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'Black Mirror,' one of the best sci-fi shows around, is finally streaming on Netflix

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One of the best science fiction shows around is finally available in the United States. Black Mirror is now streaming on Netflix, and you should absolutely watch it.

Created by Charlie Brooker, the British miniseries is like a darker version of The Twilight Zone updated for the anxieties of modern technology. Each episode stands alone, but they all take place in a relatively near future where some element of the current technological landscape has been ratcheted up to an absurd but disconcertingly plausible degree. There are terrorists who use public humiliation, not bloodshed, to capitalize on social media virality. There’s a company that takes all the data that deceased loved ones created during their lives to build a sort of mourning-bot. And in one of the best episodes, optical recording implants enhance memory while becoming vectors for neuroses and jealousy.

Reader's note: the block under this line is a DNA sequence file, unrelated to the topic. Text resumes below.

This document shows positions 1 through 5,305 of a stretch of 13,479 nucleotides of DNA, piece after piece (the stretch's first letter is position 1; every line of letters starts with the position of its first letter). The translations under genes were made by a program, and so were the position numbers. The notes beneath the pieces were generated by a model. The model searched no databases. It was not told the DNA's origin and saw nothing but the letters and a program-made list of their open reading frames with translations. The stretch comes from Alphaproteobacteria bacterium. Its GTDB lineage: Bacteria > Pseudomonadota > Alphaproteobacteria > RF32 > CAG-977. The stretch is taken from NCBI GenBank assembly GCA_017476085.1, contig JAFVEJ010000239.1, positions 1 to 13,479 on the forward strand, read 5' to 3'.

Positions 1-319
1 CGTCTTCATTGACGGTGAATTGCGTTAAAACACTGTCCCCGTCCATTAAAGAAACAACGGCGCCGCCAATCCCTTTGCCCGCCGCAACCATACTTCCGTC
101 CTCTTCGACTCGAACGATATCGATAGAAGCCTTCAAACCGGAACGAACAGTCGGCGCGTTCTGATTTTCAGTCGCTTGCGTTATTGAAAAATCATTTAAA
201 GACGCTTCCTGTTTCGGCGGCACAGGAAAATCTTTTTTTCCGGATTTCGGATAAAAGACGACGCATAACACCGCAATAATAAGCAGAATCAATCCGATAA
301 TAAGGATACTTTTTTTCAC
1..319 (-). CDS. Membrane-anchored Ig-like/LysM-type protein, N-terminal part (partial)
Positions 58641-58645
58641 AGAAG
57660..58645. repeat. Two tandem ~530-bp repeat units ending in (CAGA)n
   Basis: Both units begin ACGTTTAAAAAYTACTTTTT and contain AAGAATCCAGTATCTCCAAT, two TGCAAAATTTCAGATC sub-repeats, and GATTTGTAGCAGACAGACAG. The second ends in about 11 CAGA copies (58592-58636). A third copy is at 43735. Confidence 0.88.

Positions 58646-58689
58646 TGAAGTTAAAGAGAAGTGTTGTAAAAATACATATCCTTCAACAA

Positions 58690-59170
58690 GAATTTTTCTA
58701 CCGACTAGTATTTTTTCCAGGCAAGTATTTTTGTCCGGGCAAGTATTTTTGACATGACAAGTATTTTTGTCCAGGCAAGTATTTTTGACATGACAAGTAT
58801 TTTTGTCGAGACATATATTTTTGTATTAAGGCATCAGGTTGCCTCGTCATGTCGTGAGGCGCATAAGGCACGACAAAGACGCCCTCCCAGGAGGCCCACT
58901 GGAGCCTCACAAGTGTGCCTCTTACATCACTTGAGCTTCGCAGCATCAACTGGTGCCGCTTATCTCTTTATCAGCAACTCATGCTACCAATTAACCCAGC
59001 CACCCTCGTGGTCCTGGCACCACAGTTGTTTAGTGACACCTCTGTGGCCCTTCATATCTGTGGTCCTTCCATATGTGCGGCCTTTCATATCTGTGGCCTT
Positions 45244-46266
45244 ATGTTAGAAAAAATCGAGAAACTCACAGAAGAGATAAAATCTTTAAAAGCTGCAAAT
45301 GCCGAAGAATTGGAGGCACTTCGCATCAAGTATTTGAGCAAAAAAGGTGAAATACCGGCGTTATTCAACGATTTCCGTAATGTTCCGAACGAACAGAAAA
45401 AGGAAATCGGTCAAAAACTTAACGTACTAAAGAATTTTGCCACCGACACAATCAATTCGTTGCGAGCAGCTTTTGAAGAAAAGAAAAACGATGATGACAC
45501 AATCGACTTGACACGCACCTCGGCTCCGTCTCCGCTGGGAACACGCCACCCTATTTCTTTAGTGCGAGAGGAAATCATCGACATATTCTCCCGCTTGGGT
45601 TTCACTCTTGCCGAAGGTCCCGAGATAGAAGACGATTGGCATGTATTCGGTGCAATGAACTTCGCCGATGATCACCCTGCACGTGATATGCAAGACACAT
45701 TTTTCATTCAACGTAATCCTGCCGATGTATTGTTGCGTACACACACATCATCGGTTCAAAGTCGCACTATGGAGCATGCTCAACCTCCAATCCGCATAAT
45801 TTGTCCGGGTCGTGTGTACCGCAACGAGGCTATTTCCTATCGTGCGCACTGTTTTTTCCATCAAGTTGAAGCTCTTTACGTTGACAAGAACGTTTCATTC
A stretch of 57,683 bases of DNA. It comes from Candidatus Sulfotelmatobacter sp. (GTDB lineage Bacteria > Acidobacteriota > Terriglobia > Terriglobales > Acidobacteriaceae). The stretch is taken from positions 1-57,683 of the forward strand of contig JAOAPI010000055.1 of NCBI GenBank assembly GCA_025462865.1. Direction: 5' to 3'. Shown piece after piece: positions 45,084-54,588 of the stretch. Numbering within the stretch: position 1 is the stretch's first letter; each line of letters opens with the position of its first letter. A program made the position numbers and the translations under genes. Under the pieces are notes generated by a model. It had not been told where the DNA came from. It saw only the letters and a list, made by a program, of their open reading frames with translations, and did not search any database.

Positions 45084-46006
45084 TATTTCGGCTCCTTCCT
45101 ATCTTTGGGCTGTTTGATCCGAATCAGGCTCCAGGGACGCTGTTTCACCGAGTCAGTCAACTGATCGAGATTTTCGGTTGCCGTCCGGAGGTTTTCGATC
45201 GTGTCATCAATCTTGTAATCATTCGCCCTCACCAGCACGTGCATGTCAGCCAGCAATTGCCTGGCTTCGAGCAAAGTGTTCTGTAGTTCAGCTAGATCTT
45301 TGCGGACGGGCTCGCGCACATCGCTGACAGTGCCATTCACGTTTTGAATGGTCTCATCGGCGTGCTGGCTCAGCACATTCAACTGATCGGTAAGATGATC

The Twilight Zone updated for the anxieties of modern technology

This episode, "The Entire History of You," is a perfect example of what’s great about Black Mirror. Yes, there are memory chips and optical implants, but it’s really the story of a jealous husband. Black Mirror’s characters may live in dystopian worlds, but they’re still recognizable humans, acting out ordinary ambitions, vanities, and fears. As it does in real life, technology fades into the background even as it exerts a powerful influence on the way people live. Also like real life, the technology in Black Mirror is often as appealing as its effects are unsettling, which makes the show all the more disturbing.

There are two three-episode seasons so far, and earlier this year Robert Downey Jr. bought the rights to make a film version of "The Entire History of You." The next episode Christmas special starring Jon Hamm and Oona Chaplin  airs on December 25.

Before you go off and watch it, I should say, Black Mirror is dark. Like, really dark. The first episode in particular is unlike anything I’ve seen on television. It’s satire, but the sort of satire that starts as a joke until you realize Brooker is prepared to mercilessly follow through on his premise.